A history of gestational diabetes mellitus (GDM) has been related to an elevated risk of type 2 diabetes. The melanocortin-4 receptor (MC4R) genotype has been related to glycemic changes in women with prior GDM.
The objective of this study was to analyze whether lifestyle intervention modified the association between the MC4R genotype and changes in insulin sensitivity among women with prior GDM.
We genotyped MC4R rs6567160 and measured glucose and insulin in fasting plasma samples at baseline and during the first 2 follow-up visits in 1128 women with prior GDM. They were randomly assigned to either a 4-y lifestyle intervention involving both diet and physical activity or a control group from a randomized clinical trial, the Tianjin Gestational Diabetes Mellitus Prevention Program. We analyzed the interaction between the MC4R genotype and lifestyle intervention on changes in insulin resistance.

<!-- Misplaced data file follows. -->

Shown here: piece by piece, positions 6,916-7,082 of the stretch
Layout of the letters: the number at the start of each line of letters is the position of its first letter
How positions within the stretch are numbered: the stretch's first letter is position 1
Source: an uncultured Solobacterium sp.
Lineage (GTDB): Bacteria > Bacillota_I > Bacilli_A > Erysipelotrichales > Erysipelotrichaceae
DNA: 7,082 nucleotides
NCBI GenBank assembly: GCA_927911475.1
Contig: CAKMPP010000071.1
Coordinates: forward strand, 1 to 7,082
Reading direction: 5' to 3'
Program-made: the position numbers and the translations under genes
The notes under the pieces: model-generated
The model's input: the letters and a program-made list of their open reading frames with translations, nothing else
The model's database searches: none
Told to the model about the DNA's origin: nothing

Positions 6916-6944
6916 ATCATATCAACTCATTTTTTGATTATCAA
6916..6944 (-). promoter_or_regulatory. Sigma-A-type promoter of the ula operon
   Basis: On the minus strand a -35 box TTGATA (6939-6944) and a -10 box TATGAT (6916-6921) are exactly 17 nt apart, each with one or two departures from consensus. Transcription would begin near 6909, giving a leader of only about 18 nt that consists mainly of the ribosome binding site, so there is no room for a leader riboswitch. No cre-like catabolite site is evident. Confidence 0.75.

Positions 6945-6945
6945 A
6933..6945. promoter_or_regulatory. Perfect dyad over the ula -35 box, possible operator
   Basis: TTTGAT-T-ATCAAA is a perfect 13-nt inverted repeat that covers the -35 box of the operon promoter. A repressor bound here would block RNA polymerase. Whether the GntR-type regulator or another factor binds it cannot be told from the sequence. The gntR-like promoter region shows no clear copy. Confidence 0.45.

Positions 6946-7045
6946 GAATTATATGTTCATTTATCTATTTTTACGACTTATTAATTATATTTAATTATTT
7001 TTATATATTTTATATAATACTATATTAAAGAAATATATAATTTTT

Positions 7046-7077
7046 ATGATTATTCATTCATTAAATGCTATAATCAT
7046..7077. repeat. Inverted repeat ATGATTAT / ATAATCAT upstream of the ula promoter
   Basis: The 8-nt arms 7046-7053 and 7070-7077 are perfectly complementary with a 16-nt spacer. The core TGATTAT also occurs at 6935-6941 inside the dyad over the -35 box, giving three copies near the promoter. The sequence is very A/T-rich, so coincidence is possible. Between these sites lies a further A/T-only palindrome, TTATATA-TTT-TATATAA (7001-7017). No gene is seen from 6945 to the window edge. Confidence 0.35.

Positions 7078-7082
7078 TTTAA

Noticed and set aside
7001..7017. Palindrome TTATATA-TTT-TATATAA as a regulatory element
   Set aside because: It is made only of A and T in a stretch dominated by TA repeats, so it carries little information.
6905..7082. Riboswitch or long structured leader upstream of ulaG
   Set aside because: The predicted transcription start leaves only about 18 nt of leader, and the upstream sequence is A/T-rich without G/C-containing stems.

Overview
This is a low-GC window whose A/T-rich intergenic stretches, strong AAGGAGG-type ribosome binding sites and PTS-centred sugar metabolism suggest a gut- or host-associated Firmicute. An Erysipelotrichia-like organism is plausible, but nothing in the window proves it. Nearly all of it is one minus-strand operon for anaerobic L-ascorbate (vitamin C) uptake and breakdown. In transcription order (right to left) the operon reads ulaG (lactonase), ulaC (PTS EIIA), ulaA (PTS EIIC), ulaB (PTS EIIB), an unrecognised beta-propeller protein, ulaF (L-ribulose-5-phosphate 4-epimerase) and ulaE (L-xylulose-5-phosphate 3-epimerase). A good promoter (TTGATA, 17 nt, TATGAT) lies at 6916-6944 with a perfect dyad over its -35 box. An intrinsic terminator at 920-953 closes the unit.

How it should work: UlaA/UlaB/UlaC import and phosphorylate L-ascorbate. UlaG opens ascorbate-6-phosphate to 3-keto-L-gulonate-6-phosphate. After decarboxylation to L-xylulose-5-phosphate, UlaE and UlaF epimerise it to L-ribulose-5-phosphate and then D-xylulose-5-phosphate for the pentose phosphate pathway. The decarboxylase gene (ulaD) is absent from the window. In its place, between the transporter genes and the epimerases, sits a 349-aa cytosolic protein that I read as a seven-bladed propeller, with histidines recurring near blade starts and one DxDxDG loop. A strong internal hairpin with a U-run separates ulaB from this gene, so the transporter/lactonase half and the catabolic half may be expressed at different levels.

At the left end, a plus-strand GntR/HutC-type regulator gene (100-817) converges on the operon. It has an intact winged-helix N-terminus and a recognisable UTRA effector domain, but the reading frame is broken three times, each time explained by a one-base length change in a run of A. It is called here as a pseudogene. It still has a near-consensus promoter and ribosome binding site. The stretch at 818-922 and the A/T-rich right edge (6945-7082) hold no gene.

From baseline to 1.28 y, the MC4R genotype was related to changes in fasting insulin, HOMA-IR, and homeostasis model assessment of β cell function (HOMA-B) in the intervention group. Each risk allele (C) of rs6567160 was associated with a 0.08-unit greater decrease in log(insulin), log(HOMA-IR), and log(HOMA-B) (P = 0.02, 0.04, and 0.04, respectively), whereas in the control group, each C allele tended to be associated with a greater increase in HOMA-IR (P = 0.09). We found significant interactions between the MC4R genotype and lifestyle intervention on 1.28-y changes in fasting insulin and HOMA-IR (P = 0.006 and 0.008, respectively), and such interaction remained significant when we analyzed the trajectory of changes in insulin and HOMA-IR from baseline to 2.55 y (both P = 0.03).
The exploratory results from the first 2 follow-up visits indicate that women with prior GDM carrying a diabetes-increasing MC4R genotype (CC or TC) may obtain better improvement than the TT genotype in insulin resistance through lifestyle intervention. This trial was registered at clinicaltrials.gov as NCT01554358.